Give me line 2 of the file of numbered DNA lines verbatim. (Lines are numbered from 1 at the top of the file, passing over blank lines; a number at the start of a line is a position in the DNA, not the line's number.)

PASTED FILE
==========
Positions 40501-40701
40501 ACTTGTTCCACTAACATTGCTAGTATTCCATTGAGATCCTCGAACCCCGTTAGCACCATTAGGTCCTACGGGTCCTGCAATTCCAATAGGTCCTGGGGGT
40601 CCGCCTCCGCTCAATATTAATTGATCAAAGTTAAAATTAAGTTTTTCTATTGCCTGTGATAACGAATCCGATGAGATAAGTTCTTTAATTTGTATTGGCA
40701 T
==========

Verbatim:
40501 ACTTGTTCCACTAACATTGCTAGTATTCCATTGAGATCCTCGAACCCCGTTAGCACCATTAGGTCCTACGGGTCCTGCAATTCCAATAGGTCCTGGGGGT